In short, there have been no shortcuts taken; rather the pandemic has highlighted the huge potential when the world works together on a scientific, financial and political level.
How effective is the vaccine?
The vaccine provides high levels of protection against COVID-19. It reduces the risk of developing any symptoms of COVID-19 infection (mild or severe) by 95% after the second dose (it is roughly a 50% reduction after the first dose).
Does the vaccine work against the new strains?
The vaccine is highly effective against the B 1.1.7 (UK) variant. The effectiveness of the Pfizer-BioNTech vaccine against the B 1.351 (South African) variant and P1 (Brazilian) variants is under investigation.
How long does the vaccine work for, will we need it annually like the flu vaccine?
We don't know yet but we should know in the near future. Our hope is that just like measles we will have a blood test for COVID-19 that tells us if you are protected.
Does the vaccine prevent me from transferring the virus to others?
Yes. Vaccination reduces the chance of vaccinated people becoming infected with COVID-19 and therefore will reduce transmission in the community. It is likely that if you have been vaccinated but unfortunately become infected with COVID-19 that the chances of you transmitting COVID-19 is reduced, however this has not yet conclusively been shown.
Therefore, being vaccinated does not remove the need to keep doing the stuff that's keeping us safe. Please continue to scan QR codes, wash your hands and wear a face covering if required. If you work in a high-risk area you will still need to use PPE and continue with other precautions.
Are there any side effects with the vaccination?
Like all medicines, the vaccine may cause side effects in some people. Some people may experience pain at the injection site, a headache, a fever and feeling tired or having muscle aches – these were the side effects most people reported.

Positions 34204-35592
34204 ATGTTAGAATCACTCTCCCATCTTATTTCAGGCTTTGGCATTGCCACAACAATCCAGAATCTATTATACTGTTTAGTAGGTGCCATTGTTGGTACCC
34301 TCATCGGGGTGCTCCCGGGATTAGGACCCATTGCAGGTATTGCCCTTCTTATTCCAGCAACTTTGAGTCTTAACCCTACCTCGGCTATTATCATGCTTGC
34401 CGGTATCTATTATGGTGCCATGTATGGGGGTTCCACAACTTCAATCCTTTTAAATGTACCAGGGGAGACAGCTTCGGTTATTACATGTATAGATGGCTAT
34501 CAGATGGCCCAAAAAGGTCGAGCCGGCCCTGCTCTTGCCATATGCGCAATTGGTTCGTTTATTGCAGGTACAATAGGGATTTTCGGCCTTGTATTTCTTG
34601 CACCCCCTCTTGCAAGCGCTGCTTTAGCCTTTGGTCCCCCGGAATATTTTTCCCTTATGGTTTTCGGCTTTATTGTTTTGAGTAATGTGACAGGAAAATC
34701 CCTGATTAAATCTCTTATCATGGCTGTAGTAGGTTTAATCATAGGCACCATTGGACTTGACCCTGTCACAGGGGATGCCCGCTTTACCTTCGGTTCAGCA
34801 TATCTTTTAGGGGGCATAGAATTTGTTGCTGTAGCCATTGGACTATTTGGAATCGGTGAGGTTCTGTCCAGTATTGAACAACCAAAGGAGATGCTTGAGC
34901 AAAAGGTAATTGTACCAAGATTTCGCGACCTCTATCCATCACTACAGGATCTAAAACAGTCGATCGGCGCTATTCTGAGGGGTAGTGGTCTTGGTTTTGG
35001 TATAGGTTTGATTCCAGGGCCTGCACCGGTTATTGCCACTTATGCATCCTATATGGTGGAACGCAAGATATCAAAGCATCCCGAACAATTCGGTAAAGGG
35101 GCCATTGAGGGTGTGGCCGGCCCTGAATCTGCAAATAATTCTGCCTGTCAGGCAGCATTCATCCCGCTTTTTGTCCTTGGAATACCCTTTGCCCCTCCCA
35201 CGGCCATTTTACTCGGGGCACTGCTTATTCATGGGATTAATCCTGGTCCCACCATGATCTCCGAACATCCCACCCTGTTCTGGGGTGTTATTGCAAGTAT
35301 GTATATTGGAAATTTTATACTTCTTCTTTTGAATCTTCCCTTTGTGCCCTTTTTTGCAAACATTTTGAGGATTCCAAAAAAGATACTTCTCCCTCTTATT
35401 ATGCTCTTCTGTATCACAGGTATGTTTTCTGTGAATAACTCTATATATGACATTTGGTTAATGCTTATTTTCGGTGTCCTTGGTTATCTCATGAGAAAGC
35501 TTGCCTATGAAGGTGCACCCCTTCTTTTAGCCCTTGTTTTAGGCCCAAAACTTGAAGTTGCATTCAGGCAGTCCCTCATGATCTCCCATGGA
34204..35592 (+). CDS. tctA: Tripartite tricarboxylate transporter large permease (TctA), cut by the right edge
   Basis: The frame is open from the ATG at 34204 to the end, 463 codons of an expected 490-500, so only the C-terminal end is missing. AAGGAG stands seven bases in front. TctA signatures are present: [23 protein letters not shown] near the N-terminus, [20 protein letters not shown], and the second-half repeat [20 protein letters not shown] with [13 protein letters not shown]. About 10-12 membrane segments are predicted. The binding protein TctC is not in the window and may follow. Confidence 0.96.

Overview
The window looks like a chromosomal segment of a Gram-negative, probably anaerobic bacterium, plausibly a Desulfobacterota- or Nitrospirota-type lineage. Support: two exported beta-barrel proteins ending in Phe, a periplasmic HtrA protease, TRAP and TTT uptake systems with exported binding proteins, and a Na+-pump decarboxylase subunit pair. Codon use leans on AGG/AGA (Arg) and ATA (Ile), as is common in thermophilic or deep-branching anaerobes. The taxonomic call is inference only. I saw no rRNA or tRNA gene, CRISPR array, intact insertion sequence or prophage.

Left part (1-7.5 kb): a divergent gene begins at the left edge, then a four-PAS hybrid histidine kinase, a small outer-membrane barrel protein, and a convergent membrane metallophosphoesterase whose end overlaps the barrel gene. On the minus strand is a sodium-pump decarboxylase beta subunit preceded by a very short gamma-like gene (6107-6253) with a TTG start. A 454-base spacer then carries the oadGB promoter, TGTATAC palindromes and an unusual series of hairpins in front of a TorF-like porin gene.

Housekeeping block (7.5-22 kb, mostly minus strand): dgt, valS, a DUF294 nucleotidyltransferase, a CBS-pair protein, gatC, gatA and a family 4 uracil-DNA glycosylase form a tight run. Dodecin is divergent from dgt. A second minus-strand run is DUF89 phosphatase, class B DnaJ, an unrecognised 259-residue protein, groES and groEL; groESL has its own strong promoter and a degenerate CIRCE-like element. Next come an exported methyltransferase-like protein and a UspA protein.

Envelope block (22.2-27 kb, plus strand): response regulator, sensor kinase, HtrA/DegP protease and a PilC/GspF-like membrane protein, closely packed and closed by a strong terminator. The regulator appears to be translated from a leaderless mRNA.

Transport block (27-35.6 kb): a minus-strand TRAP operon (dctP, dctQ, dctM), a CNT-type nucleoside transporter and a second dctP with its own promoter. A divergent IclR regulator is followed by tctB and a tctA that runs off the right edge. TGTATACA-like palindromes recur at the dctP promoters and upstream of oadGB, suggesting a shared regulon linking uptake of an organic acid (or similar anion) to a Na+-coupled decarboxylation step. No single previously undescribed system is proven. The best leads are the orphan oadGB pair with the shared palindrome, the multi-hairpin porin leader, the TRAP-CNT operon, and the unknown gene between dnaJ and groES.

These are usually mild and don't last long and won't stop you from having the second dose or going about your daily life. Serious allergic reactions are extremely rare. Our vaccinators are trained to manage these. Read more about the common side effects here.
What are the long-term side effects of the vaccine?
It is not possible to 100% know what potential side-effects a vaccine (or any other new medication) may have in 5 to 10 years' time.
However, there are no expected long-term side-effects from the Pfizer-BioNTech vaccine for the recipient.
All vaccines, including the Pfizer-BioNTech vaccine will continue under intense international scrutiny as part of Phase 4 surveillance.
There are some specific vaccine myths circulating which you may be alluding to for which we can say:
- The Pfizer-BioNTech vaccine does NOT affect your DNA (or that of any foetus) in any way.
- There is NO evidence that the Pfizer-BioNTech vaccine causes infertility. This includes NO evidence that the antibodies produced against the spike protein have any implications for the placenta.
The American Academy of Obstetrics and Gynaecology (ACOG) have addressed this specific misinformation as part of their statement on COVID-19 vaccines for pregnant and lactating women here.
Have any long term effects of the vaccines such as Antibody Enhanced Disease (AED) been ruled out in the trial?
The Pfizer-BioNTech vaccine studies have not specifically looked at Antibody Enhanced Disease if infected with COVID-19 following vaccination?
Dr. Paul Offit is one of the leading US academics in infectious diseases, vaccines, immunology and virology.
He has summarised the likelihood of ADE occurring with COVID-19 vaccination is extremely unlikely due to the following pieces of evidence:
- Reinfection of humans with different human coronaviruses (not COVID-19) does not lead to ADE
- Reinfection of humans with the same human coronavirus (not COVID-19) does not lead to ADE
- Animals infected with COVID-19 and then reinfected with COVID-19 do not develop ADE
- Animals receiving a COVID-19 vaccine and then COVID-19 infection do not develop ADE
- Patients infected with COVID-19 infection treated with convalescent plasma which contains antibodies against COVID-19 does not lead to ADE
Furthermore, there is no signal that people infected with COVID-19 after they have been vaccinated are suffering from more severe disease.
Is there a difference between the first and the second dose?
The content of the first and second doses of the COVID-19 vaccine is exactly the same.
However, it is common for people to have more of a reaction to the second dose - for example a sore arm, muscle aches, headaches, tiredness, fever.